2. Concerning the Sources of True Islam: Ibn Taymiyyah strives for the pure form of Islam in his enduring pursuit of Divine reality like Ibn Hanbal. Ibn Taymiyyah turns to the Qur’an and the Sunnah as the basis of the Divine law, refusing any accretions of later developments after the initial pristine years of the salaf, the first three generations of Islam. He insists on eliminating all the foreign elements which do not reflect the authentic core of Islam and the purity of Islamic teachings. The idea of going back to the Qur’an and the authentic Sunnah with a puritanical attitude ignoring later fiqhi schools was adopted and applied by Muhammad b. ‘Abd al-Wahhab as against the majority of medieval scholars and rejecting ijtihad based on the qiyas (analogy or logical reasoning).

3. Concerning Sufi Doctrines and Practices: In the light of recent scholarly works, Ibn Tayymiyyah is said to have been a Sufi of the Qadiriyyah Order. But he regards the idea of mystical unity with God and ecstatic aspects of Sufism as un-Islamic; therefore he rejects these teachings. It should be noted that he did not reject Sufism itself but denounced intercession, saint veneration and grave cults. [3] Muhammad b. ‘Abd al-Wahhab, inspired from the above notion, developed his doctrine to such an extent that the Wahhabis are said to have opened the Prophet’s mausoleum and sold or distributed its relics and jewels. [4]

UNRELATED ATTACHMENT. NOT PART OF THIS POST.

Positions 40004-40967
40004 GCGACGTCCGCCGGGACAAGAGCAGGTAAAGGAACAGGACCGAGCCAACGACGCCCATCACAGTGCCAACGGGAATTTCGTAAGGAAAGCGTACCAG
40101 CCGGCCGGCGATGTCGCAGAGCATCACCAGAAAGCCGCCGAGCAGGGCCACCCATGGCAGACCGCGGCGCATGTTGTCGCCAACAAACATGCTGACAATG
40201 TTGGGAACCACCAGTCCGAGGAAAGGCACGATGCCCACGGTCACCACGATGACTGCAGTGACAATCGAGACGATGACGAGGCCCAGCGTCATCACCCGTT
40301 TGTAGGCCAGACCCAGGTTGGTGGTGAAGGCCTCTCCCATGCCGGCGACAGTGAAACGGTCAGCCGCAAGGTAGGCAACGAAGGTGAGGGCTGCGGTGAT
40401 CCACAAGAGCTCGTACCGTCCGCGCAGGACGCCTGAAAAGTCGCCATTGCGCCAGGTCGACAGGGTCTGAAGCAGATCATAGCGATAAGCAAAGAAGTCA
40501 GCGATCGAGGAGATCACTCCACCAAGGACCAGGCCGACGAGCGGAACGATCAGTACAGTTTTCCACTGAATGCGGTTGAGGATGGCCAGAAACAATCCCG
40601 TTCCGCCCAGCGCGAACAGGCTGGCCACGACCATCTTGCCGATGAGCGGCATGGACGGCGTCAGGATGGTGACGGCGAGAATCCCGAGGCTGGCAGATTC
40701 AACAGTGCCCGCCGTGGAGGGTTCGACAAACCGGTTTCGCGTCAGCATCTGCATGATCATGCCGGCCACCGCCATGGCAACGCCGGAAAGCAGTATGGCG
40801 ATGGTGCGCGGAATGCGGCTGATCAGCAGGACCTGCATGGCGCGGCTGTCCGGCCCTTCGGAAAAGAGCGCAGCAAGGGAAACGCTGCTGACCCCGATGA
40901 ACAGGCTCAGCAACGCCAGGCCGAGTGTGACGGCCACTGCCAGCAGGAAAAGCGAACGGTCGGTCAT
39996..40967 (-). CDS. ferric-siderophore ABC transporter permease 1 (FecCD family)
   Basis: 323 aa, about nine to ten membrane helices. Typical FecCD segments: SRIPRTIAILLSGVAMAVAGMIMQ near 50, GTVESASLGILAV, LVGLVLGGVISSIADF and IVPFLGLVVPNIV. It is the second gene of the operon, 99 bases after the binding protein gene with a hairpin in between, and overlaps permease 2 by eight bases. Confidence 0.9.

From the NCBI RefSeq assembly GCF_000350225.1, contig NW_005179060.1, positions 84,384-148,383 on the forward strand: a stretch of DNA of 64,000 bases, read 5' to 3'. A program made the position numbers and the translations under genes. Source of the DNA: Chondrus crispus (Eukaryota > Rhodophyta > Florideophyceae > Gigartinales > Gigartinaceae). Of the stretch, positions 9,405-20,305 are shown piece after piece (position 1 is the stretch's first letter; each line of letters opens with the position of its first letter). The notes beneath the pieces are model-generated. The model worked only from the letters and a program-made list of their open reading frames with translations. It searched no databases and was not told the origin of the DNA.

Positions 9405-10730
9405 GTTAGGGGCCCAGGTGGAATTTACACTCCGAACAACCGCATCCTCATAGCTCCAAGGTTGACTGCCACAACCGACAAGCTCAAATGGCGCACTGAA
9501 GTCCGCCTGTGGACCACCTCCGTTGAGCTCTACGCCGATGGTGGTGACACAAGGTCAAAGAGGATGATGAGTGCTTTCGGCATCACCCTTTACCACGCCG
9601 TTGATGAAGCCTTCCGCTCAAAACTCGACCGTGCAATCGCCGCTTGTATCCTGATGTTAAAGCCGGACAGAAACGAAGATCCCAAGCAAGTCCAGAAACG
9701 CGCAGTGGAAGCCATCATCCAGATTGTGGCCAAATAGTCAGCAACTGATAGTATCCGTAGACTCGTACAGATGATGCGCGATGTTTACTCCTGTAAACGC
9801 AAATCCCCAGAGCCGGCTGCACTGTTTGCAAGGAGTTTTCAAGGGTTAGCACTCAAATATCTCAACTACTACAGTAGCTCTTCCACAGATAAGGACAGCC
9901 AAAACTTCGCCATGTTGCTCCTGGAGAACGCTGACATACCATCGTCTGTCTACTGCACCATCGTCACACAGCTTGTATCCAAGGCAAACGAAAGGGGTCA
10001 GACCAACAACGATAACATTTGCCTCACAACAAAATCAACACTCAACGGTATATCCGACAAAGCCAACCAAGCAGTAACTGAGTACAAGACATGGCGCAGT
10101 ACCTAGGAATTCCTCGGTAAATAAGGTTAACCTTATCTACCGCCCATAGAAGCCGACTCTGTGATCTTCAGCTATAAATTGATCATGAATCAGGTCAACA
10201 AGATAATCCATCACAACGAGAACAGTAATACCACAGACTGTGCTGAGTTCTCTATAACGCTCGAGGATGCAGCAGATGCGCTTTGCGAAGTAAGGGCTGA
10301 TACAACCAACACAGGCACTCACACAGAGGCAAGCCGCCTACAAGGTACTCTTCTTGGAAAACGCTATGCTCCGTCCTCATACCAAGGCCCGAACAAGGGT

Nature of Wahhabi Doctrines

Muhammad b. ‘Abd al-Wahhab wrote on various Islamic subjects such as theology, exegesis, jurisprudence and on the life of Prophet Muhammad (pbuh). His works were collected and published in twelve volumes under the title of Mu’allafat al-shaykh al-Imam Muhammad ‘Abd al-Wahhab by the Islamic University of Imam Muhammad Ibn Sa’ud.